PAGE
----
In our industry, selling to government clients is the key to growing your business and achieving success. If you are struggling to succeed in government sales, it’s important to find out why and address the problem that is holding you back. There are three main reasons for a government sales process not working, but they all boil down to the same problem: a serious lack of visibility. If you don’t know what is going on with your sales pipeline, your sales team and your opportunities, your government sales process can’t work effectively.
Capturing and winning government contracts is a way to ensure a stable source of income for years to come. During lean economic times, government contracts can help keep the doors open, and during boom times, these contracts can fund expansion. Read More
When you first delve in to the world of Government contracting, it can be overwhelming. Rarely is it as easy as, say, having new carpet installed in your home. In that case, the seller provides a quote, you agree to the terms, new carpet is installed, and you pay the invoice. Done.
There is a reason the Capture Management process and procurement process aren’t that simple. Often times the government customer wants high-end, super plush carpet for an economy carpet price. They also want it in four different colors, and in rooms with fourteen closets. And to top it all off, it needs to be completed over the holiday weekend, only using two security-cleared installers with ten years of experience.
Government agencies may be a solid source of income, but they also require a significant investment of time and resources to close a deal, depending on the length of your sales cycle. The open-bidding process often goes through several layers with fewer potential contractors competing at each step. As you manage your capture through all the different stages, networking and making contacts is a big part of the process. Given the complexity of agency structures, no one person makes the final decision on bids. This fact makes building relationships a must – and that’s where Industry Days come in to play.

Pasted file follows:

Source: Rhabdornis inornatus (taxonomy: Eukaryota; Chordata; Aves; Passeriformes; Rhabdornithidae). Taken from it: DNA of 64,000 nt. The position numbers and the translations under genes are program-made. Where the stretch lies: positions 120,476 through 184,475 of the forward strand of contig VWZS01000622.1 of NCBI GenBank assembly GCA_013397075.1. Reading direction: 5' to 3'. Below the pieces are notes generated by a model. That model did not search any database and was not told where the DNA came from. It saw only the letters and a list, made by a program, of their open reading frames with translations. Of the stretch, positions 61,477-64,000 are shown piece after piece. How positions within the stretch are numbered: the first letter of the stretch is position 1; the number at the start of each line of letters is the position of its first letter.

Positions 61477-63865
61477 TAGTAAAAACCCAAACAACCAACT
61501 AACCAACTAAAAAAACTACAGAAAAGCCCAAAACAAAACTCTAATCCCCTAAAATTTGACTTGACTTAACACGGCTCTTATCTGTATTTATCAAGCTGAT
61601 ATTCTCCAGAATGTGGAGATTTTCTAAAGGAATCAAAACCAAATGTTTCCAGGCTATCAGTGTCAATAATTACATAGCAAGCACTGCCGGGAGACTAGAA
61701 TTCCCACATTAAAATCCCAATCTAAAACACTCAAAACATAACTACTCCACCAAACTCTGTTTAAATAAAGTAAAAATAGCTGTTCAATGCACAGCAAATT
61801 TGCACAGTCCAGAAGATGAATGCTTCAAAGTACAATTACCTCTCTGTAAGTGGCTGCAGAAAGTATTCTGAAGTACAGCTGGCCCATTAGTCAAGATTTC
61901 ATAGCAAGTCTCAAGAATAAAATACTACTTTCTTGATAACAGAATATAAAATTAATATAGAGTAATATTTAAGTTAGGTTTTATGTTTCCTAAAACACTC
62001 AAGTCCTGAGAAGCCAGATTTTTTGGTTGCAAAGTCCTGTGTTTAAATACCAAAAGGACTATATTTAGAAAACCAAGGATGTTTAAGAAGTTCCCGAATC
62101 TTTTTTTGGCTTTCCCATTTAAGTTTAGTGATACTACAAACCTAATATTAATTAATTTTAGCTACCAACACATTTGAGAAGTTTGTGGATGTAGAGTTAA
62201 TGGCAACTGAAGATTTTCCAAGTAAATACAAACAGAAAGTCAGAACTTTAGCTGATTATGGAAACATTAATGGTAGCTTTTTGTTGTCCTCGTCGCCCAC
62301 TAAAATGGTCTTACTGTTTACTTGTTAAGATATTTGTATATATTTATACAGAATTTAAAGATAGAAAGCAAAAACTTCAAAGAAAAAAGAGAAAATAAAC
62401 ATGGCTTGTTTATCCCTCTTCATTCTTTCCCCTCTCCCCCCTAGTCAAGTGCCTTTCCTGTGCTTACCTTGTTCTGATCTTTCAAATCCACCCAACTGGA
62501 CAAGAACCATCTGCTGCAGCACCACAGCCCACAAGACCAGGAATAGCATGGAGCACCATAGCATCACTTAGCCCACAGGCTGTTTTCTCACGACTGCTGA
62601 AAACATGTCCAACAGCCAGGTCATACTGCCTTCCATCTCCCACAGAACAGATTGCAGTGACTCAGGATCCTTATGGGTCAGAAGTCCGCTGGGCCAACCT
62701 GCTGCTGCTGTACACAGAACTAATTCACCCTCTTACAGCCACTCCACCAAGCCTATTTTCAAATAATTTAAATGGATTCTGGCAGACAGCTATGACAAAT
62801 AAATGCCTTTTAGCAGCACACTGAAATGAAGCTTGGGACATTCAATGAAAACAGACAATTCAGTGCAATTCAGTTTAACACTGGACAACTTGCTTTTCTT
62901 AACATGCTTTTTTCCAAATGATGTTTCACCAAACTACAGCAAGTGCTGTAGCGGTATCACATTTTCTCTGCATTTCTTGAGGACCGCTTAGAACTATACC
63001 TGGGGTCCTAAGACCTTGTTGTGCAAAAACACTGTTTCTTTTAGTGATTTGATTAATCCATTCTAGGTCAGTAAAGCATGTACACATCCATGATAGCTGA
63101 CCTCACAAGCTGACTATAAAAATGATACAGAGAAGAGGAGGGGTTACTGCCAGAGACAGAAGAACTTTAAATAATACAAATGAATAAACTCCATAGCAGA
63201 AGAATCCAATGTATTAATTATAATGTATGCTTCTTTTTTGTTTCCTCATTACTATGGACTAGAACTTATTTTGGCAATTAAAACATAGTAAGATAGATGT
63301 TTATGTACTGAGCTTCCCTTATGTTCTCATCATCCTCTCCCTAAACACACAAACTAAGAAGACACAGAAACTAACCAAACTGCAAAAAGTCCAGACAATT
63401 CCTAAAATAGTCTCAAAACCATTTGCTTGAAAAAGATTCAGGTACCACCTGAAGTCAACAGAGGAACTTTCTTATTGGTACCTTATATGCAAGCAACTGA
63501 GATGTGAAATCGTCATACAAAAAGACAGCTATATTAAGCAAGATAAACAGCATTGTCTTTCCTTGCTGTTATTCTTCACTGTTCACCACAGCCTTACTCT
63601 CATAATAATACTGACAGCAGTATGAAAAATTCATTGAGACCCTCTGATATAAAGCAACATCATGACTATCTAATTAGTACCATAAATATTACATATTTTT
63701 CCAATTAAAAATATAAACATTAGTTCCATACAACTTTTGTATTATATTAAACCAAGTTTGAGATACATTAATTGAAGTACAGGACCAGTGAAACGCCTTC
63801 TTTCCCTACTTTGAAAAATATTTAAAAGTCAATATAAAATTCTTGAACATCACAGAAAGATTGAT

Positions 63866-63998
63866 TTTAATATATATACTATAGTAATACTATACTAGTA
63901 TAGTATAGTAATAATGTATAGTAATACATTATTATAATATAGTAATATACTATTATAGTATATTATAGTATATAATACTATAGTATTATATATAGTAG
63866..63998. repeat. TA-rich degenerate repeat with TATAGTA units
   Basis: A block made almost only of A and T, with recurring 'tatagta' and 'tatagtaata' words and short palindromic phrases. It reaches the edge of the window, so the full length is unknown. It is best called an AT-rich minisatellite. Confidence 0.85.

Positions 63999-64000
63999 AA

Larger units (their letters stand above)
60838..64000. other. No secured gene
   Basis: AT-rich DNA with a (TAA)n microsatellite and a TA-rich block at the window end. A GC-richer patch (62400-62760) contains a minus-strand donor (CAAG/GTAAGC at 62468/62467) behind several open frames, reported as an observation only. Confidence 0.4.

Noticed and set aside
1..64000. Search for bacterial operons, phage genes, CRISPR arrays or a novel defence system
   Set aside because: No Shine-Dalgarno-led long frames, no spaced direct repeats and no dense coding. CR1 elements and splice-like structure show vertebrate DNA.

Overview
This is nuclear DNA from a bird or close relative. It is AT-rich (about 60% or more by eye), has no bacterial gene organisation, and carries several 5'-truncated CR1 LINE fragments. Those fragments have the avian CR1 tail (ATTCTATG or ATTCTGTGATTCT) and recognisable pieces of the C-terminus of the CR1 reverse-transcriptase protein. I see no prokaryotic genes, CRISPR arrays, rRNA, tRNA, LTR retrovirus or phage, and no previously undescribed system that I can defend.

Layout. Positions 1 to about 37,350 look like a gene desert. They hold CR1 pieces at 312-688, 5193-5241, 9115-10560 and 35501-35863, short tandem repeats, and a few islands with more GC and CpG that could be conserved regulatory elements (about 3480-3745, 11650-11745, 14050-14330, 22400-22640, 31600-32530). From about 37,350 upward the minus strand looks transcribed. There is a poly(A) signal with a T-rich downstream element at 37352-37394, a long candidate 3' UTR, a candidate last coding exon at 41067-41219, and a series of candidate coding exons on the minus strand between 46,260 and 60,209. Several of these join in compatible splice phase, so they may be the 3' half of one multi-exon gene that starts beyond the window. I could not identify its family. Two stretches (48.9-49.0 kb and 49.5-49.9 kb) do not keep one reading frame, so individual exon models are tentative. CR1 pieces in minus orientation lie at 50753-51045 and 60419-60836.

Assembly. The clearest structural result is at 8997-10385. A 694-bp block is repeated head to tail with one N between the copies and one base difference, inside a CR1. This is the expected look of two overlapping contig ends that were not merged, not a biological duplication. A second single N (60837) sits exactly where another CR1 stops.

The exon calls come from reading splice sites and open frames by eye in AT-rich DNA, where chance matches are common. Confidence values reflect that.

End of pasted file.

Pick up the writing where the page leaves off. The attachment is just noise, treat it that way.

Political change leads to economic change. Every election cycle sees new initiatives move to the forefront of the budget, as well as process changes that can lead to big opportunities. By being proactive about your capture management process and creating a repeatable ISO-like sales process, you can get your team ready for the changing landscape.
The government budget is limited to the amount of taxes collected, plus the amount of debt our country creates, which means there are only so many dollars to go around. With all of the rhetoric surrounding military build-up, it is likely the new budget will have significant changes to spending initiatives. To keep your business bringing in those important and lucrative government contracts, you need to look at likely areas for a budget boost.
The most important thing you can do is take a long look in the mirror and ask the question: “Am I ready for this fiscal year?” Maybe not – status quo may not be enough to be ready. You know a surge in government spending is on the horizon, but you may not have everything in place within your organization to ride the wave.
Every year brings with it new budgets and new government initiatives. This year, however, brings the added uncertainty of a new president. For the first time in more than a decade, you will see a Republican-led Congress and a Republican president setting budgetary and fiscal policy. The need to compromise with the opposition means watered-down legislative bills just went out the window.
Businesses that depend on government contracts should have been happy with the all the discussions about military build-up spending in the 2016 presidential election. Now that the United States knows who will be in office, it’s time to take a deeper dive into what kind of changes you’ll see in the government sales landscape.
As mentioned before, President-Elect Donald Trump said he would increase military spending during his campaign in a number of ways. But while the details have yet to emerge, and some plans are certain to evolve or change on Trump’s end, it appears a lot of opportunities will be there for government vendors and contractors. Read More